Friday, April 20, 2012

Venue Recon

I recently had an opportunity to recon a potential location for one of the Hereoes on the Water Tidewater Chapter events.  Retired Captain Fred Olds suggested a trip up to Cheatham Annex near Yorktown, Va to look at a place that he was very familiar with.  His descriptions of the area made me want to check it out, and believe me he was spot on.  Beautiful trees lined the banks of the two bass filled lakes.  Across the road from Lake Cheatham was Queen’s Creek near the point where it met the York River.

This place is absolutely beautiful!  So serene, the surroundings are like a story book.  Fresh air, chirping songbirds and squawking  waterfowl, and the splash of top feeding bass make you feel as if you are in a far away paradise.  Occasionally, you will see and hear a boat heading along Queen’s Creek, but otherwise the air is quiet and peaceful with an occasional breeze blowing through the trees.  The perfect place to relax and enjoy a day on the water.

I knew that photos might only be able to capture a glimpse of the beauty and not the serenity of this place.  I hope this short video might give a sense of the surroundings and what it might feel like to spend a night in one of the cabin onsite.

My day with Captain Olds was time well spent on so many different levels.  Seeing Cheatham Annex was only the start.  I had the privilege to spend the day with someone whose history on the U.S. Navy reads like a best seller.  I was honored to spend the day with him, and I can tell you that he is someone that served our nation with distinction.  He shared with me stories of his experiences as a Navy Captain and Commodore as well as those after his retirement.  I was taken away by his accounts  of navigational chess matches with the Soviet Navy, his time in Viet Nam, his training roles in both Quantico and teaching navigational skills to some of our natio’s finest warriors, and of being awarded the Bronze Star.  I cannot express how interesting his stories were to hear and how honored I was to be in his company.

Our day continued after I stated to him that you can live somewhere most of your life and still only see a small part of it.  He asked if I had ever visited the Mariners' Museum in Newport News, Va.  It was located along our path back home, so we briefly stopped I to take a break.  After quickly gaining permission for entry, he showed me a few of the highlights and told me of many more that I should see if I come back.  I could see his pride on his face as he pointed out naval artifacts, and I could see that this was a place that was very special to him.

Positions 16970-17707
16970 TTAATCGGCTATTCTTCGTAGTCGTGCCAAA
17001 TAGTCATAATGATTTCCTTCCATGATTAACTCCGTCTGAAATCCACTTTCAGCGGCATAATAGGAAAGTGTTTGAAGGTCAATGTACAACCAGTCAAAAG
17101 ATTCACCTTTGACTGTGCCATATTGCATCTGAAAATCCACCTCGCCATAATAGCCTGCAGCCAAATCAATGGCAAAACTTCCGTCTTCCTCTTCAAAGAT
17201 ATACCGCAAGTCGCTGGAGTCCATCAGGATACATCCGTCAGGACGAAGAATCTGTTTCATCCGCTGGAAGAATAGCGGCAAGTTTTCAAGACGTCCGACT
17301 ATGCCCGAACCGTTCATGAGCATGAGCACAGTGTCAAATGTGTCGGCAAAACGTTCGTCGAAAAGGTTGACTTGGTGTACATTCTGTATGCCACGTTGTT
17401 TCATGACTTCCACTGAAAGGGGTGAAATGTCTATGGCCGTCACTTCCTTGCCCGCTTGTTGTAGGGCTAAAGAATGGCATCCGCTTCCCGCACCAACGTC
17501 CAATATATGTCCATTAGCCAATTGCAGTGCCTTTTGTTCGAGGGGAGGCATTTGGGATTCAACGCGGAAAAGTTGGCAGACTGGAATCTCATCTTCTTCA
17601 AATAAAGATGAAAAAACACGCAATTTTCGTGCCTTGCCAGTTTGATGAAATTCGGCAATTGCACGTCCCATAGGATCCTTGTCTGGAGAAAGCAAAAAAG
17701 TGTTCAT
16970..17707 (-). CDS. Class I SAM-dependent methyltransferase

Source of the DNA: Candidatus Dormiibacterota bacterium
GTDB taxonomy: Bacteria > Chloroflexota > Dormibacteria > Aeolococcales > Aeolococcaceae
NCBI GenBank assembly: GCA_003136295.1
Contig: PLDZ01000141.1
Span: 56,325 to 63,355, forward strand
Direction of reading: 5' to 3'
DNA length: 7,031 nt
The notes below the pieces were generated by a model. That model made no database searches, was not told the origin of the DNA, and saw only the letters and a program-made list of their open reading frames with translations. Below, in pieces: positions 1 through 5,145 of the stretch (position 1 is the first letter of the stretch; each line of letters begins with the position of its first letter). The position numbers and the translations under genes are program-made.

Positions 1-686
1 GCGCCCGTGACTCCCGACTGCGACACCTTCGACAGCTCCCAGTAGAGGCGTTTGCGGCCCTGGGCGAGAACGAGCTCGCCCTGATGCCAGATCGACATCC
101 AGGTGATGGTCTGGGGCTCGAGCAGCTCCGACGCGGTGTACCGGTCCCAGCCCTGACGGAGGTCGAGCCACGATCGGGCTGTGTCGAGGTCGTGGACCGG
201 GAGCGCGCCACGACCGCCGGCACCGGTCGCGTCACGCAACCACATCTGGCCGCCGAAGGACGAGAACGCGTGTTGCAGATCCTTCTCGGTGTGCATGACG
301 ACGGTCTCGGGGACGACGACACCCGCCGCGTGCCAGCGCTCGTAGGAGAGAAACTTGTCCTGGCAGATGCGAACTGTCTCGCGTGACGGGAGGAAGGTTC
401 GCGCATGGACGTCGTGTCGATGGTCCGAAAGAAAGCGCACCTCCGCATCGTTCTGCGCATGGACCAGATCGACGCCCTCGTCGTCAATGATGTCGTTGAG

Robin Olds

As if my day wasn’t already complete, my new friend also told me stories of his brother.  Both Fred and his brother Robin made considerable contributions while serving our nation.  Take time to read about Brig, Gen. Robin Olds .  I was lucky enough to hear several storiesabout this great American aviator.  Fred even had numerous copies of drawings and cartoons that his brother had made to pass the time and to document snippets of history.  The quality of these drawings and the stories behind them were wonderful.

Our conversations revealed that Captain Olds and his family actually lived only 4-5 houses down the street from me many years ago.  It’s funny that I actually remember back when I was about the age of nine, the Olds’ family with their very young children.  Honestly, I had wondered through the years what had come of them.  Funny how small the world is and that our paths would cross again.

My day concluded with saying a fond goodbye to someone that I thoroughly enjoyed spending the day with.  I honestly cannot wait until another opportunity presents itself to do it again.  It is moments like these that Heroes on the Water has given me.  The veterans that we serve, the volunteers, and donors that we meet each day bring something special to our encounters.  We all have our stories to share, but it’s the stories that make us stop…and reflect…and appreciate each other.  What might seem, at first, as a simple drive to an unfamiliar location just might bring you to a place where you can escape your surroundings and give you a sense of what else is out there. 

Today was a good day.

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